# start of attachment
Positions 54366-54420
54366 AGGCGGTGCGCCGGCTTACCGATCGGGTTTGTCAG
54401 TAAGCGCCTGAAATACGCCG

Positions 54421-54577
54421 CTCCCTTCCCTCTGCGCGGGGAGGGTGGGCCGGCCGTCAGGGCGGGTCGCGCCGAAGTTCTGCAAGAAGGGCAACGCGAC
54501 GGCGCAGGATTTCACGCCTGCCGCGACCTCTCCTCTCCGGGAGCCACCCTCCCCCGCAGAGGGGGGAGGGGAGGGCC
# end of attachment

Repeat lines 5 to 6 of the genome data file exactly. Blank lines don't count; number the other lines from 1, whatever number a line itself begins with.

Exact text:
54421 CTCCCTTCCCTCTGCGCGGGGAGGGTGGGCCGGCCGTCAGGGCGGGTCGCGCCGAAGTTCTGCAAGAAGGGCAACGCGAC
54501 GGCGCAGGATTTCACGCCTGCCGCGACCTCTCCTCTCCGGGAGCCACCCTCCCCCGCAGAGGGGGGAGGGGAGGGCC